Chris Crutcher is a prolific young adult author adored by fans all over the world for his coming-of-age novels, of which *Deadline* is a fine example. I was intrigued by the premise, which is that Ben Wolf, an 18 year old senior in high school, finds out at the beginning of the school year that he has an aggressive form of blood cancer, and has, at most, one year to live. The kicker is that he decides not to tell anyone-- not even his parents-- and not to undergo any sort of treatment. He wants to spend his last year living life to its fullest instead of living it weak and sick from chemotherapy. He is visited in his dreams by "Hey-Soos", a sort of spiritual guide who helps him process his thoughts about the time he has left on earth. Ben decides not to live life according to his own fears or societal expectations, so he goes out for the football team (he had previously been a cross-country superstar), asks his long-held crush out for dinner, and challenges a particularly conservative, hard-headed civics teacher on a variety of social issues. This, for me, was a huge detractor from the novel. The civics teacher reads like a caricature of some sort of Bill O'Reilly ultra-conservative numbskull who actually argues that Japanese internment camps were acceptable and that book burning can be okay. I have a really hard time believing that any civics teacher would actually act like this to the degree that this guy does, and I also was irritated by his staunch refusal to allow Ben to do his senior project on Malcolm X due to his own conservative political beliefs (Ben wants to campaign to have a street in their small Idaho town named after Malcolm X). Another issue I had with the book is Ben's miraculous healing of the town alcoholic by giving him food and supplements. Really? Is that all it takes? A final element that I found hugely disturbing and out of place in the novel is the TWO parallel storylines involving incest. If Crutcher had stuck with the main dilemma of Ben's one year to live and avoided these odd sidetracks, I would have given this novel at least one additional banana. 2.5 out of 4 Bananas!

Friday, February 4, 2011

A Window Into Teen Depression

I liked this YA title because it is a non-depressing book about depression. Anyone who has ever struggled with depression, knows anyone who has had depression, or who would like to understand teen depression might want to consider reading this book. The author, Ned Vizzini, actually wrote It's Kind of a Funny Story in a little less than a month after his own stint in a psychiatric hospital. In the beginning of the novel we are introduced to Craig Gilner, a suicidal teenager who checks himself into a mental hospital after planning to jump off the Brooklyn Bridge. Due to renovations in the teenage ward, Craig is placed into the adult wing of the hospital. It's an unlikely scenario, true, but the relationships that Craig builds with the other patients help him to find his own balance and, ultimately, give him hope for a healthier and happier future. It has also been made into a movie starring Zach Galifianakis, Lauren Graham, Emma Roberts and Zoe Kravitz. 4 out of 4 Bananas!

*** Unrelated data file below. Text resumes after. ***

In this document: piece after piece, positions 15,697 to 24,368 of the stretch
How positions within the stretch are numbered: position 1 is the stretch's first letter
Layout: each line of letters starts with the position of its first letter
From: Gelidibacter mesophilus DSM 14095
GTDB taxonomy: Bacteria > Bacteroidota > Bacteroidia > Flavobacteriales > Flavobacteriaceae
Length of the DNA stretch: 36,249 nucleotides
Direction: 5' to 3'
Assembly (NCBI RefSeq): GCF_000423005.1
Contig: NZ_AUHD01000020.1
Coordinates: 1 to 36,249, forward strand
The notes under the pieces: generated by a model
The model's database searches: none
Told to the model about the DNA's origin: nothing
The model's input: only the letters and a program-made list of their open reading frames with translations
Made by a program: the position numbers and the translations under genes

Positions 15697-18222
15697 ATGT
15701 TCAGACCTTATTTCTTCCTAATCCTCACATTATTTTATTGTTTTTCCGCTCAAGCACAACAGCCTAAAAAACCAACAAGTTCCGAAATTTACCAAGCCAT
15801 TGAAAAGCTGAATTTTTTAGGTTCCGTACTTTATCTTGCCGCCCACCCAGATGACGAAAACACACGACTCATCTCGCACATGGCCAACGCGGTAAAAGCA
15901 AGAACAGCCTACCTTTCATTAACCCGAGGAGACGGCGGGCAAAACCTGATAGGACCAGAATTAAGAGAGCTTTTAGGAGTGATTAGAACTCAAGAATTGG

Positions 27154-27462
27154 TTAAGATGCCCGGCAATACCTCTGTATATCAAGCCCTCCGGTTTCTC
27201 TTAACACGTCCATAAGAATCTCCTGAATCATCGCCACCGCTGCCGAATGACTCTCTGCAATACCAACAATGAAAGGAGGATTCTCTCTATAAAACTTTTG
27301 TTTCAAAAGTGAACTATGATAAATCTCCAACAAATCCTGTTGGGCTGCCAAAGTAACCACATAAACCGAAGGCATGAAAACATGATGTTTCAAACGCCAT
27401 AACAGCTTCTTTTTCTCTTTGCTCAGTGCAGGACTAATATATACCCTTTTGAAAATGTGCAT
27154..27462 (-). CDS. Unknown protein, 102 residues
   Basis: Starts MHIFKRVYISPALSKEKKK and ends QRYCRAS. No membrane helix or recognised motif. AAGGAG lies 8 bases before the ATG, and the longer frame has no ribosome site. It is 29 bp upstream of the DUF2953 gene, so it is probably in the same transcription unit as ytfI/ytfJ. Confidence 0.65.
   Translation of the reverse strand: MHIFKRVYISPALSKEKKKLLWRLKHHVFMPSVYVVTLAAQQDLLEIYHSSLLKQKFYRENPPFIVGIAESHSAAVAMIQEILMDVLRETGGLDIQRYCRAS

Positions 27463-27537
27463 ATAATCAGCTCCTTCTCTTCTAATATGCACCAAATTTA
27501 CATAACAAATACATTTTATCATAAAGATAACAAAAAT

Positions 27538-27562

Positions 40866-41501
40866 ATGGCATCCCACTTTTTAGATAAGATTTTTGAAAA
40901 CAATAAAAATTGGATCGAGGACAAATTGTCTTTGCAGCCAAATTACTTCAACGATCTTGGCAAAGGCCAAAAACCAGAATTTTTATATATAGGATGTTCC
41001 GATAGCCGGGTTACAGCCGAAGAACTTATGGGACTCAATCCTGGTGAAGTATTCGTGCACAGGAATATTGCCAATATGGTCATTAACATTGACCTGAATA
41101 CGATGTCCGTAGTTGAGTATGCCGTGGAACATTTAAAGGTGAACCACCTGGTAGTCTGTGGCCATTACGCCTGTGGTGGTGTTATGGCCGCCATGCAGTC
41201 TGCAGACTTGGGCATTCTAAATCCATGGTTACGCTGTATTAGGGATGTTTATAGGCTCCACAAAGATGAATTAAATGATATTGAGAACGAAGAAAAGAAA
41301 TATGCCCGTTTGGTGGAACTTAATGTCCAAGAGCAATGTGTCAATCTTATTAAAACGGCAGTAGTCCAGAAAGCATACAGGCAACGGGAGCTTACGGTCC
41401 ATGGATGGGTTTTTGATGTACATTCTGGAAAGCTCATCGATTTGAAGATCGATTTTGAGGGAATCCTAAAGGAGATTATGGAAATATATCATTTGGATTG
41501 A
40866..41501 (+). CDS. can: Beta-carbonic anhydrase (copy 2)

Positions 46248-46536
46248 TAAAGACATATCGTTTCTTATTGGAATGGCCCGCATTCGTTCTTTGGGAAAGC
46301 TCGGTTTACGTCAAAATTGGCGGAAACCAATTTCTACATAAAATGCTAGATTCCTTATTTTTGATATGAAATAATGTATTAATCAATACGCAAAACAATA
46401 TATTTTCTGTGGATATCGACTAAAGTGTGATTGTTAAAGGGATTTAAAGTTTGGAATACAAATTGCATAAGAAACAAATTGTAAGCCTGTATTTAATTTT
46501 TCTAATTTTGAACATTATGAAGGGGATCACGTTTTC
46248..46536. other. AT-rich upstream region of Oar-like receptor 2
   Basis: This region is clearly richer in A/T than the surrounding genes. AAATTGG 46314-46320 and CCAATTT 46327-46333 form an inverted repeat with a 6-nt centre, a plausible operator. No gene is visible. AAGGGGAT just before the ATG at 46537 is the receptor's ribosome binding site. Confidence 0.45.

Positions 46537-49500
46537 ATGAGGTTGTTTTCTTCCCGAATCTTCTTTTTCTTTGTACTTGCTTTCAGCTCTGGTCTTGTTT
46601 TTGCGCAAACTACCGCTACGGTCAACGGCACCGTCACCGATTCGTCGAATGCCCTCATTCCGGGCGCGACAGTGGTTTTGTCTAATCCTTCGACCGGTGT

Thursday, January 13, 2011

Judging a book by its cover

Hey everyone – this is Ms. Wilson, a student teacher in the fabulous library at RB. I have temporarily hijacked this blog from Mrs. Duell, but I promise to give it back to her at some point. Anyway, instead of giving all of you my life story, I should probably move on to the book review.

The old saying goes not to judge a book by its cover; however, covers can certainly draw you in. As I was browsing though a bookstore, I was immediately drawn to this book with a close-up picture of a stoic girl lying in the grass, her bright green eyes staring out and grabbing instant attention. I quickly read the synopsis on the book jacket and decided to buy it. I wasn’t disappointed. Before I Fall by Lauren Oliver tells the story of Sam Kingston on the last day of her life. She wakes up in the morning convinced that it’s going to be a great day of fun with her friends, the most popular girls at the school, and she even has plans to lose her virginity with her “perfect” boyfriend that night. Things do not go according to plan and she dies in a horrible accident as she leaves a party. Instead of this being an end, it is really a beginning. Sam then wakes up on the morning of the accident, forcing her to live her last day again…and again…and again – a total of seven times. Even though the book could have become repetitive and boring, Oliver finds new ways to make the story interesting. After a few days spent living her last day with reckless abandon, Sam delves into the mystery surrounding her accident, learns how important her neglected family is to her, and realizes the perfect guy is not her boyfriend, but someone else who was right in front of her all along. I thoroughly enjoyed this debut novel and will definitely be picking up more of Lauren Oliver’s books in the future.